An important aspect of the taxonomic composition of the areas investigated in this study is the vast predominance of gobiid larvae (which was seen on almost all the campaigns) in contrast to what is seen in oceanic regions, which are generally characterized by the predominance of Clupeiformes (KATSURAGAWA et al., 1993, 2008). On Brazil's southeastern coast, gobiid larvae occur throughout the year, but tend to be more abundant in summer (KATSURAGAWA et al., 1993). However, in the areas examined in the present study, this tendency was observed only during the first year, thus preventing us from reaching a definitive conclusion as to the group's reproductive periodicity. Gobiids are oviparous with demersal, adhesive eggs, while the larvae are planktonic. Parental egg care is common (WATSON, 1996a). According to the literature, more than ten genera of the family occur on the Brazilian coast (MENEZES et al., 2003), but so far the larval phases of only two species are known. Larvae of Gobionellus boleosoma were recorded by CASTRO et al. (2005) in Guanabara Bay. KITAHARA1 identified Gobionellus oceanicus larvae in the Cananéia-Iguape system. The fact that the larvae collected in the TSB and Camamu areas were all of reduced size and in the yolk-sac stage, rendered identification to species level impossible. MAFALDA JUNIOR et al. (2004) also analyzed the group to the family level, describing its occurrence for all the seasons of the year, observing a relatively high abundance in December, in agreement with the results obtained in December (summer) 2003 in Camamu.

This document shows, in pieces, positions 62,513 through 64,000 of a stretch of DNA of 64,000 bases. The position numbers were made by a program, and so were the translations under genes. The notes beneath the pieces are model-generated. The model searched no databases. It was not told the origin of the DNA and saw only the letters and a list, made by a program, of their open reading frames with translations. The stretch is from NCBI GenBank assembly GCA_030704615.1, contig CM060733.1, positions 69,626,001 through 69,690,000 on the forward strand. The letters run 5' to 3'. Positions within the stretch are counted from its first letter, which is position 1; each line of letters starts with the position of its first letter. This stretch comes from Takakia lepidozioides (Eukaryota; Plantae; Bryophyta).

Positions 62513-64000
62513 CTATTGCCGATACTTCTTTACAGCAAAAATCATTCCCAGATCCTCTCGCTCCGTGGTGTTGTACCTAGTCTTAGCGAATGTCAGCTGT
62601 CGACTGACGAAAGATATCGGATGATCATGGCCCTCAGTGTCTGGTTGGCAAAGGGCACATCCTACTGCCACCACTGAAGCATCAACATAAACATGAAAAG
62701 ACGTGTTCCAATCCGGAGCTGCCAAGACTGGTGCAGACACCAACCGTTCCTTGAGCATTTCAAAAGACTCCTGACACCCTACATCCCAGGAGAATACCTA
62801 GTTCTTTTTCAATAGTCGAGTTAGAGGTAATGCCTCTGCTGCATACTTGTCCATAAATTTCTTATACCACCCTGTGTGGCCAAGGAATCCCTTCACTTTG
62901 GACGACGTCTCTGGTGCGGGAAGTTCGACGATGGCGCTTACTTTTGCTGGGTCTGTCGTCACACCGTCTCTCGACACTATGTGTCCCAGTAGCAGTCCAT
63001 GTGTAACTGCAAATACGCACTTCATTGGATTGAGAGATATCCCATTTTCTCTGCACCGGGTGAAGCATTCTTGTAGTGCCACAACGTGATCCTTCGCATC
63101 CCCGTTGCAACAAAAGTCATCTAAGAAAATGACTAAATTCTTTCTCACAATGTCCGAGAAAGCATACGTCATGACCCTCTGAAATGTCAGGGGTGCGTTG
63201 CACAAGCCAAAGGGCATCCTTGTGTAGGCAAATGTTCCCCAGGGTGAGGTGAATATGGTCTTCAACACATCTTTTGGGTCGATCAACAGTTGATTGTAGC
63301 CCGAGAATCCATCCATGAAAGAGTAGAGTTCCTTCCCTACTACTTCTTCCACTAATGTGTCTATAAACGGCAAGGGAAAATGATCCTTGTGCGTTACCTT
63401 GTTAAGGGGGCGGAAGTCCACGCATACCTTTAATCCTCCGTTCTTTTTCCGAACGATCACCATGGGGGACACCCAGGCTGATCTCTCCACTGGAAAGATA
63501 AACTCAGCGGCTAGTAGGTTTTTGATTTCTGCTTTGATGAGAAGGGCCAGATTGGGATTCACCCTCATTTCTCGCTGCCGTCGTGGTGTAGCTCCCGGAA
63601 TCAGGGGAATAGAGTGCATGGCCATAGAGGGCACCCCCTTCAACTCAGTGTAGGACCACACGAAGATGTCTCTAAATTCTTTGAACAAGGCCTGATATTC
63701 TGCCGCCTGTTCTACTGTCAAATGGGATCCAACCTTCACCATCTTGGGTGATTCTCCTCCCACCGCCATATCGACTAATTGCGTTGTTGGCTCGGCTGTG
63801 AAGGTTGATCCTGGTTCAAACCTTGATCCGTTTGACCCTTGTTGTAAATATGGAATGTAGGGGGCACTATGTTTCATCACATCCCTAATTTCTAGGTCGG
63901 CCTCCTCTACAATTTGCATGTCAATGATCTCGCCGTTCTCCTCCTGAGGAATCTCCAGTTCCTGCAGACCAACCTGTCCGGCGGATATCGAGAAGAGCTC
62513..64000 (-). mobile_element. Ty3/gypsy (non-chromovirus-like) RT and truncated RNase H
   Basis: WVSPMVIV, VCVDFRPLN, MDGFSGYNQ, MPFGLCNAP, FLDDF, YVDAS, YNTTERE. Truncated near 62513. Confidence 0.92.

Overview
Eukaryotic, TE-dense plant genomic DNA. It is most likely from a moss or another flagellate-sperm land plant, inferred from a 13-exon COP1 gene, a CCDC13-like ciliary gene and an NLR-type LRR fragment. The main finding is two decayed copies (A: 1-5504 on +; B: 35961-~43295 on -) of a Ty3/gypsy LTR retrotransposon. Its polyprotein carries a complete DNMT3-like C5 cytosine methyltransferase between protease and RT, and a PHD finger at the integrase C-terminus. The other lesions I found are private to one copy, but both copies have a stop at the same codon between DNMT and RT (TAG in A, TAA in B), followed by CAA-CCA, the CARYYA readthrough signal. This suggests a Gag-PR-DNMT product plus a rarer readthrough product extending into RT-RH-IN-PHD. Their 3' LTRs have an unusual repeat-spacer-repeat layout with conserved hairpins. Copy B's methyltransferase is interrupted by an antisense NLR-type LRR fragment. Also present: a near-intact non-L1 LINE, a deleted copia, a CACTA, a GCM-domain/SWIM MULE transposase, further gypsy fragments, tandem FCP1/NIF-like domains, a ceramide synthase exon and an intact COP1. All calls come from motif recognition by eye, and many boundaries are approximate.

Part of the families observed in the larval collection of the present study included small-sized fish, e.g. blenniids, gobiibs, atherinopsids and syngnathids, typically inhabiting shallow waters from intertidal rocky shores to estuaries and bays. No adult specimens of these groups were collected in the RLAM area (DIAS et al., 2011), but they are all of special interest because their early development is associated with a variety of adaptations, such as eggs carried by males, demersal eggs adhering to substrates and eggs protected by parents until hatching (BALON, 1975; WATSON, 1996b,c; WATSON and SANDKNOP, 1996). It seems, therefore, that these fish groups are particularly dependent on the local ecosystem during the initial phase of their life cycle, so that any impact on coastal environments may cause severe damage to stocks, whether directly on the eggs and larvae, or by destroying the environments that act as nursery grounds for the species.